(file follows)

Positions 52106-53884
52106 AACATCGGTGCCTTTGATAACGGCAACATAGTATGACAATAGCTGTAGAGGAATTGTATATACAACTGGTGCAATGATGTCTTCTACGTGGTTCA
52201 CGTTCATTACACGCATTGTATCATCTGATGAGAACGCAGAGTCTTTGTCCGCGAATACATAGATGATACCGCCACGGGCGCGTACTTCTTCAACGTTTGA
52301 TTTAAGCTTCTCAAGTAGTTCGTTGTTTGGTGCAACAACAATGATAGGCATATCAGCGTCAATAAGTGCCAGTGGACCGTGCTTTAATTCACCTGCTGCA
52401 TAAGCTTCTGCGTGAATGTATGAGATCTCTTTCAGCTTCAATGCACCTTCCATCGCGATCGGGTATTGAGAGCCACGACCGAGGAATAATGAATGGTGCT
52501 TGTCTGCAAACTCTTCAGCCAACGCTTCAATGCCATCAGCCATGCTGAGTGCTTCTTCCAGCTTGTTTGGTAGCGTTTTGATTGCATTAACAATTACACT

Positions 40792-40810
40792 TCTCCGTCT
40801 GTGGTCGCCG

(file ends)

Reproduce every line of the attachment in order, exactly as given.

Positions 52106-53884
52106 AACATCGGTGCCTTTGATAACGGCAACATAGTATGACAATAGCTGTAGAGGAATTGTATATACAACTGGTGCAATGATGTCTTCTACGTGGTTCA
52201 CGTTCATTACACGCATTGTATCATCTGATGAGAACGCAGAGTCTTTGTCCGCGAATACATAGATGATACCGCCACGGGCGCGTACTTCTTCAACGTTTGA
52301 TTTAAGCTTCTCAAGTAGTTCGTTGTTTGGTGCAACAACAATGATAGGCATATCAGCGTCAATAAGTGCCAGTGGACCGTGCTTTAATTCACCTGCTGCA
52401 TAAGCTTCTGCGTGAATGTATGAGATCTCTTTCAGCTTCAATGCACCTTCCATCGCGATCGGGTATTGAGAGCCACGACCGAGGAATAATGAATGGTGCT
52501 TGTCTGCAAACTCTTCAGCCAACGCTTCAATGCCATCAGCCATGCTGAGTGCTTCTTCCAGCTTGTTTGGTAGCGTTTTGATTGCATTAACAATTACACT

Positions 40792-40810
40792 TCTCCGTCT
40801 GTGGTCGCCG